• Use the pixel classifier (Train pixel classifier command), by giving it examples of background AND black regions, so the automatically-generated classifier will know what to classify these regions as (or ignore them).

I guess you could use the thresholder then reclassify via script according to some criteria. But I would try either option above first.

I tried many different conditions, but there is nothing which is really satisfactory.
Maybe there is s.b. who can look at my slides?
I can upload some of them to google

Best regards,
Stefan

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Yes, if you can provide an example of what you would like to achieve and some contextual information that would help us in giving you a proper answer! (If there are no privacy issues involved)

I would re-recommend one of Pete’s initial recommendations, creating two thresholders. The first one can ignore anything too dark to be tissue and is run on the whole image, and creates a single annotations (no split).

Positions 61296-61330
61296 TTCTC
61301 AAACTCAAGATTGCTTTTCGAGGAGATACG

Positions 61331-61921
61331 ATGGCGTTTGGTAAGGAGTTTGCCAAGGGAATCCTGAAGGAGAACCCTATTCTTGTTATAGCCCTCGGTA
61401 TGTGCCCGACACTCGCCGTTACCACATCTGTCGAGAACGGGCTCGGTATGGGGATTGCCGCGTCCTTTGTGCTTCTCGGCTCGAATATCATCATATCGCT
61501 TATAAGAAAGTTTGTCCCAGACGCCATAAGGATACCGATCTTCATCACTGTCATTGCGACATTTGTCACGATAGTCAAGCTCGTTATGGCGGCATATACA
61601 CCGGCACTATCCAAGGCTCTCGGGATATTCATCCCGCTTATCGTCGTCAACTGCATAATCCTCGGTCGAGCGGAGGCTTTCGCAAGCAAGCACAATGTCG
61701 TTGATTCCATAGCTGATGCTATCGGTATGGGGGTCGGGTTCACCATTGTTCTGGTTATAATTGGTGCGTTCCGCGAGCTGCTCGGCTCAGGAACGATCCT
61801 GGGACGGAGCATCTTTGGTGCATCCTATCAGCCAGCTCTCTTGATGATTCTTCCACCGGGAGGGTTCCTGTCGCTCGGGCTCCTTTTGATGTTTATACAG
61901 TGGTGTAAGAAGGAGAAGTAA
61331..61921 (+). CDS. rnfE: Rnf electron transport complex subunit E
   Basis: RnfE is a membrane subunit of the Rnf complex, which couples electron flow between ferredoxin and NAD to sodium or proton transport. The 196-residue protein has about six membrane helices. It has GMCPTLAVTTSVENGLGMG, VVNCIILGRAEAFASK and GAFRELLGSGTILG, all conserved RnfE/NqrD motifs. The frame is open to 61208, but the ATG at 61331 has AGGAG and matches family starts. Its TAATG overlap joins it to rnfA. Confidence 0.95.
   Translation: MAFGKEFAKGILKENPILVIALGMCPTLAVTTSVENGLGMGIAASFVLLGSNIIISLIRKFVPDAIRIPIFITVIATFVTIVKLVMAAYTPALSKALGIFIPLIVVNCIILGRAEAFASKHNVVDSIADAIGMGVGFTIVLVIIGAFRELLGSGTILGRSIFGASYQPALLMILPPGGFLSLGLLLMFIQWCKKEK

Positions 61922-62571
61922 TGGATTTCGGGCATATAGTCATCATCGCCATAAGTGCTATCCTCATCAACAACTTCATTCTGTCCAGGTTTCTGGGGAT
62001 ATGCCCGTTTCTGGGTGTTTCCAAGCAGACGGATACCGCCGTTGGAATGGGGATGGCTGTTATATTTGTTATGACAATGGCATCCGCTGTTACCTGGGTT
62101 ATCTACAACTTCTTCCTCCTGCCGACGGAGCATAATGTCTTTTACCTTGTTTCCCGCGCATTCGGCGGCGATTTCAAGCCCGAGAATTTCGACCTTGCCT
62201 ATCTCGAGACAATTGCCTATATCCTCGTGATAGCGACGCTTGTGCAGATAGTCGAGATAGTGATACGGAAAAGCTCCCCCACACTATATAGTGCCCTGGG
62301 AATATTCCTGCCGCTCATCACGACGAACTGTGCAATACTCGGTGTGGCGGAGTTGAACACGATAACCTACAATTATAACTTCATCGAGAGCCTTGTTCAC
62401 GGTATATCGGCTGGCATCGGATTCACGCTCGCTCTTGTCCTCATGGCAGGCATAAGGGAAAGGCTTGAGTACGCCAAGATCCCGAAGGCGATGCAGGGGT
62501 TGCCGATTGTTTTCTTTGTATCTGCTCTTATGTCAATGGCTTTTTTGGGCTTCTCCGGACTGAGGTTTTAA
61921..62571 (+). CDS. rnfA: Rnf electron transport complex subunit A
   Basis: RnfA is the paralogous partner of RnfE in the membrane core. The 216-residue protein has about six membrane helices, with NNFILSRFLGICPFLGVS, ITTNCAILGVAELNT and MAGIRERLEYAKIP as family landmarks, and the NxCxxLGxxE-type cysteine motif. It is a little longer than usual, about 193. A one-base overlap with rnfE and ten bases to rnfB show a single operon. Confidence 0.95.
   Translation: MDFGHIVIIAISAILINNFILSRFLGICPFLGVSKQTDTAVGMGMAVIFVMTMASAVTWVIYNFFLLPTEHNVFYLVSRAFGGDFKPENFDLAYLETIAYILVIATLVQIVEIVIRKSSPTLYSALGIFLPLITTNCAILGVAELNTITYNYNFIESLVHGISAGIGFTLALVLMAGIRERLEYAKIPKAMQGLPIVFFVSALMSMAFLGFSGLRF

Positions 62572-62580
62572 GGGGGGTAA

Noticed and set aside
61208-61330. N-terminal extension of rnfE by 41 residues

image
You might need to run this at the highest resolution, to prevent getting a line around the black areas. Definitely no smoothing.

Then selectAnnotations() if you did not include it as a setting in the first thresholder/
The second is the tissue thresholder that you have already created that works (probably with a minimum size threshold to remove background).

The script would end up looking something like

createAnnotationsFromPixelClassifier("notBlack", 0.0, 0.0, "SELECT_NEW")
background = getAnnotationObjects()
//selectAnnotations();
createAnnotationsFromPixelClassifier("Tissue", 5000.0, 0.0)
removeObjects(background,true)

You would need to use your own createAnnotation lines of code/thresholders, of course!

I agree that would be helpful – although I’m not entirely sure how it should look in the user interface. Because thresholds link with classifications, it’s already quite complicated – I’ll give it some more thought though.

If the black regions didn’t occur at all, that would also fix the problem – since this stretches beyond QuPath, I’ve created an issue to discuss that: